I don‘t think so. As I said, we are in the process of getting to know each other yet. This is why we need more business delegations and more advertising. Seeing is believing. You have to travel and see for yourself what the country looks like and what it has to offer. Attending trade fairs and sending trade missions is a good and proven way to start a business plan. My Embassy will give companies every support and encouragement to pursue that objective.
One has to remember that Lithuania is a member of the EU and operates in the single Europen market. Therefore, when you strike a deal with a Lithuanian partner, you strike a deal with a community of 28 nations 500 mln consumers strong.
What potentials are there to develop tourism between Iran and Lithuania?
I see a great potential for tourism, both in Iran and Lithuania. So far Lithuanians have been coming to Iran only in small numbers. But the stories they bring back home of a fascinating and enchanted Iran capture the immagination of many more, so the number of Lithuanian tourists will continue to grow. We need to put this sporadic travel of today on a more solid and structered foundation. For Lithuanians No.1 tourist destination is Antalya in Turkey. Every year close to 130 000 Lithuanian vocationers flock to the Mediteranian resorts in Antalya. Some of them skip all-inclusive comfort resorts and go explore the hidden treasures of Turkey. Some would welcome the opportunity to travel to Isfahan, Shiraz, Mashhad or Qom, or to see a sunset in the deserts of Iran, sample local food and meet friendly and hospitable Iranian people. We need to provide this opportunity to them. We are already talking to the Turkish Airlines and drawing some contingency plans.
In the same way, Iranians might enjoy a relaxing weekend in Lithuania, a country of a thousand lakes, green and lush forests and moving white dunes. I know, Iranians love nature and poetry, they value family bonds and respect tradition. All of this they can find in abundance in Lithuania. If pristine and unspoiled nature is not your cup of tea, you can always find modern urban life next to you in Vilnius, Kaunas or any other city in Lithuania. Lithuania is small. But small is beautiful.
To introduce Lithuania to the Iranian people, the Embassy in cooperation with the Honorary Consulate will organize on November 26, 2018 a ‚Lithuania in Focus‘ event in Teheran. The event will feature presentations on tourism and education opportunities in Lithuania, opening of the exhibition of traditional paper-cutting art, introduction of the music and drawings of the famous Lithuanian artist M.K. Čiurlionis and a concert of the folk group „Raskila“. The one-day event is open to the public, a more specific program will be announced in due course.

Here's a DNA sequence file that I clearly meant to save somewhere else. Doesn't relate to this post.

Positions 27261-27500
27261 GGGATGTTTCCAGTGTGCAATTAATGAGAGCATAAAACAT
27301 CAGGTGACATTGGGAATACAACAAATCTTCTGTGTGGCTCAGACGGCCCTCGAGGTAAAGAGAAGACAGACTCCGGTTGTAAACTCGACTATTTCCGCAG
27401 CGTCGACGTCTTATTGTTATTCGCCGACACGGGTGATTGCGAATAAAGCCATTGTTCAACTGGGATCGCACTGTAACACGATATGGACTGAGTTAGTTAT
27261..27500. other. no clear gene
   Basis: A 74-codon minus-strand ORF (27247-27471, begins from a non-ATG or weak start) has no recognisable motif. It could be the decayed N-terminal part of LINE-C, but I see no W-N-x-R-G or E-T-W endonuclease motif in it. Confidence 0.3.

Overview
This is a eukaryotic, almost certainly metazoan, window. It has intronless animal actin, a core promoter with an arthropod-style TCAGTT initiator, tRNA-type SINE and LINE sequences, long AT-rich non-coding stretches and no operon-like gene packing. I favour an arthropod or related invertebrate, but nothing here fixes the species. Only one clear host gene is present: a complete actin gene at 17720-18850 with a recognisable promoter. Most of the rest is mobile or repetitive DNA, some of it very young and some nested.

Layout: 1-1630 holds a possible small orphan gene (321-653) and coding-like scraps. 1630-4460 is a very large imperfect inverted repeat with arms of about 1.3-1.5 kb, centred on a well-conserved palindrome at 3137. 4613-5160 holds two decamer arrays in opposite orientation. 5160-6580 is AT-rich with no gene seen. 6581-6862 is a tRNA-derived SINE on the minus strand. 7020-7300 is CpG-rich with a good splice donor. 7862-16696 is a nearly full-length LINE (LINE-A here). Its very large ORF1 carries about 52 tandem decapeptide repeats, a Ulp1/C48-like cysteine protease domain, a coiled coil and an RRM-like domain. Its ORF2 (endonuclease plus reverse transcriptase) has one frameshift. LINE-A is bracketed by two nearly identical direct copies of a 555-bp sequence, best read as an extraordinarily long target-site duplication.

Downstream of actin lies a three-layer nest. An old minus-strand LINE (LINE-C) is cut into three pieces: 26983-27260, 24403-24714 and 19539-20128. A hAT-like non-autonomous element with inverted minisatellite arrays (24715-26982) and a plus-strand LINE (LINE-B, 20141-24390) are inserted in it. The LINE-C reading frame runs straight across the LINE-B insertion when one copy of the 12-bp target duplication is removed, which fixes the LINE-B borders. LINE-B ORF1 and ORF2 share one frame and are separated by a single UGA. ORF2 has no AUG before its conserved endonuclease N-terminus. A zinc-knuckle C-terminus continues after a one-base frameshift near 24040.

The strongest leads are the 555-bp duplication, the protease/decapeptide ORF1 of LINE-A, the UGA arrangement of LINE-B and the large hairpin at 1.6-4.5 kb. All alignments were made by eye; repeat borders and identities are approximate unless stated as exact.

The ‘Lithuania in Focus‘ event will mark the 100 year anniversary of the establishment of the Republic of Lithuania and 25 year anniversary of renewed diplomatic relations betwen Lithuania and Iran. I am greatful to the Government of the Islamic Republic of Iran for the valuable support in organizing the event and I thank the Turkish Airlines for their contribution.
How effective can agricultural potentials be in expanding ties between the two countries?
Lithuania has been rapidly transforming into a manufacturing and services economy but agricultural sector is still important. It generates just 4 % of GDP but keeps traditional rural social fabric intact. Main sectors are milk and crop production and food processing. In 2017, agricultural exports reached 4.8 bln. Eur. In Lithuania, we have good climate conditions for growing cattle and sheep. Lithuanian food industry is diverse and offers high-quality dairy, cereals, confectionary, beverages, fish products, beef (including beef meeting halal standards). Iran has shown interest in buying in Lithuania fodder, butter, sunflower seeds, canola, barley. Before 2015, Lithuania was selling to Iran up to 40 % of its wheat harvest. One other area of cooperation – scientific research. Both our countries have strong agricultural research institutes.